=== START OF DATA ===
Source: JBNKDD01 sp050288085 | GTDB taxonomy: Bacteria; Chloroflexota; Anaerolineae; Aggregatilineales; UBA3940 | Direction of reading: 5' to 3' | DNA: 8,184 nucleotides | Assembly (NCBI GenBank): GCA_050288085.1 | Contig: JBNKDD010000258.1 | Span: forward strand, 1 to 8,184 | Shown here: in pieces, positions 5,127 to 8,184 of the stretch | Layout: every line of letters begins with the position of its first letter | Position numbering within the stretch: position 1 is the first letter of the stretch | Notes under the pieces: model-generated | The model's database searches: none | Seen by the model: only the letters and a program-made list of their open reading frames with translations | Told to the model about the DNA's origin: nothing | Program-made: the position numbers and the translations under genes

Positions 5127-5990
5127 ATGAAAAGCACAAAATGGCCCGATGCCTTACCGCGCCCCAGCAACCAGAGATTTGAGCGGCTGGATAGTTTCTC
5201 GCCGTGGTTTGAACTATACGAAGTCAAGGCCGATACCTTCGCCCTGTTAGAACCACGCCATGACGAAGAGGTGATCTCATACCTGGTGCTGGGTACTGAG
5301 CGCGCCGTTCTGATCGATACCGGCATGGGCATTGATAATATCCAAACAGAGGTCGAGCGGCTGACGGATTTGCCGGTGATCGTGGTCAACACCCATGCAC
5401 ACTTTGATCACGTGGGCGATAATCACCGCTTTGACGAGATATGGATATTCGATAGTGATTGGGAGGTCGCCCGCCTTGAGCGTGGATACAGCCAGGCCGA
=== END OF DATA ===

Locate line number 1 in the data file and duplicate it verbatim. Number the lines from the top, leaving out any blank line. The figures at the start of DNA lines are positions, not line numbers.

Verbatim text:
Source: JBNKDD01 sp050288085 | GTDB taxonomy: Bacteria; Chloroflexota; Anaerolineae; Aggregatilineales; UBA3940 | Direction of reading: 5' to 3' | DNA: 8,184 nucleotides | Assembly (NCBI GenBank): GCA_050288085.1 | Contig: JBNKDD010000258.1 | Span: forward strand, 1 to 8,184 | Shown here: in pieces, positions 5,127 to 8,184 of the stretch | Layout: every line of letters begins with the position of its first letter | Position numbering within the stretch: position 1 is the first letter of the stretch | Notes under the pieces: model-generated | The model's database searches: none | Seen by the model: only the letters and a program-made list of their open reading frames with translations | Told to the model about the DNA's origin: nothing | Program-made: the position numbers and the translations under genes